Semantics (cont) Things I Can Say and Do by Michelle Zucker Saunders Uses visual organizers to help students understand and use functional vocabulary. E.g., Things I Can Do: Shirts Tell someone what I do with a shirt. Describe my shirt. Tell someone where I keep my shirts. Ask someone to tell me about a favorite shirt. shirts
Visual Supports for Morphology Verb Bingo game to teach verb tense using visual prompts:
Morphology (cont.) Verb tense (Past, Present, Future) Use tape to divide room and signs with “today, yesterday, tomorrow” Use Starter Phrase Cards “Today we ____.”, “Yesterday we ____.” Use backward chaining to gradually fade cues 1. Student imitates whole phrase said by clinician (e.g., “Yesterday, we went to town.” 2. Student imitates phrase stated by clinician and fills in the last word independently. (e.g., “Yesterday, we went to ____.”) 3. Student imitates phrase stated by clinician and fills in the last two words independently. (e.g., “Yesterday, we went ___ ______.”) 4. Fading continues until the student completes whole sentence independently. **You may have to provide two written verb tense choices for the client to choose from and then gradually fade choices once they are able to independently fill in the verb.
Visual supports for Syntax Increase sentence length
Syntax (cont) Increase sentence length
Syntax (cont) Increase sentence complexity by adding prepositions
Visual supports for Pragmatics Initiating & Maintaining a Topic Use communication journal between home and school Autism and PDD Tell Me About It by Michelle Zucker Saunders Provides students with fill-in-blank worksheets that the student completes at school or home to help them increase conversational skills. Helps students: Give Details Talk about something that happened Describe routines Problem solve language needed for difficult situations.
Pragmatics (cont) Topic Initiation and Topic Maintenance Topic Talk Conversation Card Game by Susan Pike (Super Duper) Targets topic initiation, asking and answering questions, making comments, and maintaining a topic. All About You, All About Me Fun Deck by Molly DeShong (Super Duper) E.g., Tell me about your favorite flavor of ice cream. Turn Taking Use microphone to designate whose turn it is to speak Have chip or other object that is passed back and forth between the speakers/listeners
Pragmatics (cont) Conversational Skills Comic Strip Conversations by Carol Gray lay&product_id=41 lay&product_id=41 Uses simple drawings to illustrate a conversation between two or more people Colors may be used to represent emotions felt during conversation E.g., red = anger; green = happy; blue = sad, etc. Defines different parts of a conversation for students “Talk” bubble, “thought” bubble, listening, etc. Students may start out making a comic strip for a conversation previously taped or drawing as they talk with their teacher Eventually they may be used to help the students problem solve an area of difficulty, such as “topic initiation”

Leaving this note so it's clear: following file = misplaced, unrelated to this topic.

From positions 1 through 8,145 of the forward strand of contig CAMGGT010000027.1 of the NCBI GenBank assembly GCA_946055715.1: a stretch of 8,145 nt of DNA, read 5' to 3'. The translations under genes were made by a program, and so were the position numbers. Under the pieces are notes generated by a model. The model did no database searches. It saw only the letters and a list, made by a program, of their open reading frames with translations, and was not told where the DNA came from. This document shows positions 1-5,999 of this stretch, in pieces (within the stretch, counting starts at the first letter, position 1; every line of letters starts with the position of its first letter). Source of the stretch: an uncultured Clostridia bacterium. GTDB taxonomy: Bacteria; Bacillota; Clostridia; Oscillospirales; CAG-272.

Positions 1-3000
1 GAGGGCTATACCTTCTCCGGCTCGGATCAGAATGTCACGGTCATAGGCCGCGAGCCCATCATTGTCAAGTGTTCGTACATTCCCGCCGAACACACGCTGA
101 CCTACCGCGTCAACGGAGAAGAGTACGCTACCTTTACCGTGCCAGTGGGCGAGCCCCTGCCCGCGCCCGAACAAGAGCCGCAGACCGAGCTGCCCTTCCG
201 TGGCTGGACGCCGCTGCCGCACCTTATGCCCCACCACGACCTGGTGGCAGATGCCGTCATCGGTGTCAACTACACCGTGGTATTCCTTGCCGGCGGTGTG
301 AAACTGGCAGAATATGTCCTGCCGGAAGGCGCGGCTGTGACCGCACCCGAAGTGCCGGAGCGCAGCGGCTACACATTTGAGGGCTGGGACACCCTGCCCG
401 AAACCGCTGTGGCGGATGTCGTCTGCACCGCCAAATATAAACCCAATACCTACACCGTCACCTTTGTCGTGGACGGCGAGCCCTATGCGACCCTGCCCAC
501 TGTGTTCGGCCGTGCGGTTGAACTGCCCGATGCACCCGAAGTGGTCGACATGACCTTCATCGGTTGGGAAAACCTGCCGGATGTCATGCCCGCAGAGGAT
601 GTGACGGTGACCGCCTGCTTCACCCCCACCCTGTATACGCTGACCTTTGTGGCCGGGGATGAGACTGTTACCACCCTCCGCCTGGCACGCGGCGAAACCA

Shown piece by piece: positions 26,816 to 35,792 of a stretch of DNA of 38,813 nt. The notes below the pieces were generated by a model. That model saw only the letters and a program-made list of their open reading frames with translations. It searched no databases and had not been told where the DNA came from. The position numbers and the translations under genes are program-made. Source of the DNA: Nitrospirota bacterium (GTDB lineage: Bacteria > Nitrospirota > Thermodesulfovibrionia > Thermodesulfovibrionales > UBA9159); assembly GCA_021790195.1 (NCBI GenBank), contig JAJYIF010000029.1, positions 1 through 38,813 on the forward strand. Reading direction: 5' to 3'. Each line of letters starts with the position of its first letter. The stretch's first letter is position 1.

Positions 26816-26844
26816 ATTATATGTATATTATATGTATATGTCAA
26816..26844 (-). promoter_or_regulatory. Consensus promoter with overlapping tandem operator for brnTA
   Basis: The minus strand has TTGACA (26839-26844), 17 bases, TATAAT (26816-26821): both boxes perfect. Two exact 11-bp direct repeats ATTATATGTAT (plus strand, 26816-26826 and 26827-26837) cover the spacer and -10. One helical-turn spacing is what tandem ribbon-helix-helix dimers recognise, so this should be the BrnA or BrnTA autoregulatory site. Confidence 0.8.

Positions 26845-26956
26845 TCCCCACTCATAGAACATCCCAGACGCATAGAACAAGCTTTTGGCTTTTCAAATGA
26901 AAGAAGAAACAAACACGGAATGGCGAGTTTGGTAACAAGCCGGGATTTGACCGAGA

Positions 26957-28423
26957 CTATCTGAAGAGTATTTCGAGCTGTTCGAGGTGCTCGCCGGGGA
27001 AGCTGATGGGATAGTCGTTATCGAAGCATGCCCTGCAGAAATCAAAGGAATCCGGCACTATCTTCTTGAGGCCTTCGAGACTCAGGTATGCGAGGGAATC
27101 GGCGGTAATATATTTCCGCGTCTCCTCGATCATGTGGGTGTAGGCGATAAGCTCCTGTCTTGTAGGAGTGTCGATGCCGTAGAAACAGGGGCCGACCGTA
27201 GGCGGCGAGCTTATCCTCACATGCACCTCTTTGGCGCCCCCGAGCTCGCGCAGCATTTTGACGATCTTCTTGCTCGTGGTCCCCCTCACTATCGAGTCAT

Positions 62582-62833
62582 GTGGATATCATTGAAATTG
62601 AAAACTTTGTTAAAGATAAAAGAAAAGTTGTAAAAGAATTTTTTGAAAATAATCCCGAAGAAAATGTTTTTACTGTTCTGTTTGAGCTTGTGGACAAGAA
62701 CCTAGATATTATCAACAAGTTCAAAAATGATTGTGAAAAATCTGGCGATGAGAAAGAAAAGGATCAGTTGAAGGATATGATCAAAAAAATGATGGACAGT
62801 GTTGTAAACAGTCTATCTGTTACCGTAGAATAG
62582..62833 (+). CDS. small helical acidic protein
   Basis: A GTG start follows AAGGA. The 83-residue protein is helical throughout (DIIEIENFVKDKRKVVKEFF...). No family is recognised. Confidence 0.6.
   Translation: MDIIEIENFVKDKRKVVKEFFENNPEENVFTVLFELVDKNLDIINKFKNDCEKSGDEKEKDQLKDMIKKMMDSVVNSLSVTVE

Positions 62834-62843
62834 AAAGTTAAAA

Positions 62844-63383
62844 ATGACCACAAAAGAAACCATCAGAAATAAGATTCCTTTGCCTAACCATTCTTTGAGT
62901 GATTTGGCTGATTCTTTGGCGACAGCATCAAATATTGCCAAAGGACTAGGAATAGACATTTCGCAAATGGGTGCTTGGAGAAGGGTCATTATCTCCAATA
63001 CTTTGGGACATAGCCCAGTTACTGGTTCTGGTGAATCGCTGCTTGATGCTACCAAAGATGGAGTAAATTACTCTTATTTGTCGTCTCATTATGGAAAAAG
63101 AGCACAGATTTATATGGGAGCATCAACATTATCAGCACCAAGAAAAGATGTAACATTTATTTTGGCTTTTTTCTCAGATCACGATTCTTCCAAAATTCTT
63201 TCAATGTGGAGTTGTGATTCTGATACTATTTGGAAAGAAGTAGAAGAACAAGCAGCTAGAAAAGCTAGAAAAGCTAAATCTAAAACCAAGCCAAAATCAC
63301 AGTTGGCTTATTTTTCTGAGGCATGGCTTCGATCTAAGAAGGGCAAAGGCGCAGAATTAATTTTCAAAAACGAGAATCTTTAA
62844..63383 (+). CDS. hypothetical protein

Pragmatics (cont) Answering “Wh” and “Yes/No” Questions Ask and Answer by Sharon Webber (Super Duper) work well to provide visual cue to get students started in asking and answering questions. Typically start with more concrete “Wh” forms (What, Where, Who) and then add more abstract forms (When, Why, How) Yes/No Questions - Want to ensure the questions you develop are ones where you know if the student answers correctly E.g., Do you have a brother? Is this a book? Typically practice these questions individually until the student shows mastery; then, develop a game board and practice asking and answering questions within our social skills group.
Pragmatics (cont) References for Asking/Answering Questions LinguiSystems Autism and PDD Answering Questions The Basic Reading Comprehension Kit for Hyperlexia and Autism Autism and PDD Photo Cards Wh-Question and Interactive Software Autism and PDD Buddy Bear and Becca Bunny Book Sets and Interactive Software
Pragmatics (cont) Identifying Emotions of Others Student watches video clips of familiar people or use picture cards with people displaying various emotions Student looks at various facial features and answers questions on a checklist about the features Once student completes the checklist for each emotion, they make a master list stating what the facial features do for each emotion (Sussman, 2006, p. 21). Other resources for Emotions [LinguiSystems – The Nonverbal Language Kit; Room 14: A Social Language Program (age 6-10); Room 28: A Social Language Program (age 11-18)]
Are corners of mouth turned up to a smile? Are corners of mouth turned downward? Are lips narrowed to a thin line? Does lower lip sticks out over upper lip? Is mouth slightly open? Are lips pulled tight? Is upper lip raised?
Is the nose wrinkled? Are the eyebrows lowered in a frown and forehead creased? Are the eyebrows raised?
Do the eyes look down? Are the eyes filling with tears? Are the eyes narrow? Are the eyes open wide? Are the eyes blinking fast? Are the eyes crinkled at outer corners? Do the eyes appear smaller or narrow?
FeelingWhat the Eye Area May Look Like What the Mouth and Nose May Look Like Happy*Eyes crinkled at outer corners *Eyes are open *Mouth corners turned up to smile Sad*Eyebrows lowered in a frown *Eyes look smaller *Eyes look down *Eyes filling with tears *Mouth corners turned downward *Lips narrow to thin line *Lower lip sticks out over upper lip
I hear and I forget. I see and I remember. I do and I understand. Chinese Proverb
References Boardmaker, Version Six (2008). Solana Beach, CA: Mayer-Johnson Gray, C. (1994). Comic strip conversations. Arlington, TX: Future Horizons, Inc. Harrington, K. (2000). For parents and professionals: Autism in Adolescents and Adults. East Moline, IL: LinguiSystems. Hodgdon, L.A. (1995). Visual strategies for improving communication : Practical supports for school and home. Troy, MI: Quirk Roberts Publishing. Hodgdon, L. A. (2008). Three essential communication skills for students with autism spectrum disorders. Retrieved from Sussman, F. (2006). TalkAbility: People Skills for verbal children on the autism spectrum – A guide for parents. Toronto, ON: The Hanen Center.